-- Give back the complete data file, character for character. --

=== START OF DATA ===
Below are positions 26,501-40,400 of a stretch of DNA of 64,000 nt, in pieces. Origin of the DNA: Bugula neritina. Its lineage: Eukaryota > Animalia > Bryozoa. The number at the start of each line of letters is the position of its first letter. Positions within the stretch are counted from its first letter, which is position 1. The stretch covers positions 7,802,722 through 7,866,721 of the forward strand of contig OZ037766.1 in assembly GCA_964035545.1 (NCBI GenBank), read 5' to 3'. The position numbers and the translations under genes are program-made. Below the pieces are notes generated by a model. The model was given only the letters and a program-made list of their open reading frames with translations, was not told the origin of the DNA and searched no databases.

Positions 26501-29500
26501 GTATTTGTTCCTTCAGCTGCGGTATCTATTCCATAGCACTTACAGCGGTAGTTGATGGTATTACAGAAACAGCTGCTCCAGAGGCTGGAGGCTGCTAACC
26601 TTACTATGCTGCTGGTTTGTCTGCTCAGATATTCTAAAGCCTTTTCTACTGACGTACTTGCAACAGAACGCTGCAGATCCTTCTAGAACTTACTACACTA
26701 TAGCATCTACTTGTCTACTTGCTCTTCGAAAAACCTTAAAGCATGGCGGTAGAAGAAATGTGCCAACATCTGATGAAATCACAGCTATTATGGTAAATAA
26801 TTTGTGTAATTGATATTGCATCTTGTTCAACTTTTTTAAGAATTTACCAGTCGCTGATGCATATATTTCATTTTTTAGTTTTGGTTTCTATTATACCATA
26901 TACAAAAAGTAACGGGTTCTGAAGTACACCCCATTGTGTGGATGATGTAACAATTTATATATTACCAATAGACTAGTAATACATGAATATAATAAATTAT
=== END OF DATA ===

Below are positions 26,501-40,400 of a stretch of DNA of 64,000 nt, in pieces. Origin of the DNA: Bugula neritina. Its lineage: Eukaryota > Animalia > Bryozoa. The number at the start of each line of letters is the position of its first letter. Positions within the stretch are counted from its first letter, which is position 1. The stretch covers positions 7,802,722 through 7,866,721 of the forward strand of contig OZ037766.1 in assembly GCA_964035545.1 (NCBI GenBank), read 5' to 3'. The position numbers and the translations under genes are program-made. Below the pieces are notes generated by a model. The model was given only the letters and a program-made list of their open reading frames with translations, was not told the origin of the DNA and searched no databases.

Positions 26501-29500
26501 GTATTTGTTCCTTCAGCTGCGGTATCTATTCCATAGCACTTACAGCGGTAGTTGATGGTATTACAGAAACAGCTGCTCCAGAGGCTGGAGGCTGCTAACC
26601 TTACTATGCTGCTGGTTTGTCTGCTCAGATATTCTAAAGCCTTTTCTACTGACGTACTTGCAACAGAACGCTGCAGATCCTTCTAGAACTTACTACACTA
26701 TAGCATCTACTTGTCTACTTGCTCTTCGAAAAACCTTAAAGCATGGCGGTAGAAGAAATGTGCCAACATCTGATGAAATCACAGCTATTATGGTAAATAA
26801 TTTGTGTAATTGATATTGCATCTTGTTCAACTTTTTTAAGAATTTACCAGTCGCTGATGCATATATTTCATTTTTTAGTTTTGGTTTCTATTATACCATA
26901 TACAAAAAGTAACGGGTTCTGAAGTACACCCCATTGTGTGGATGATGTAACAATTTATATATTACCAATAGACTAGTAATACATGAATATAATAAATTAT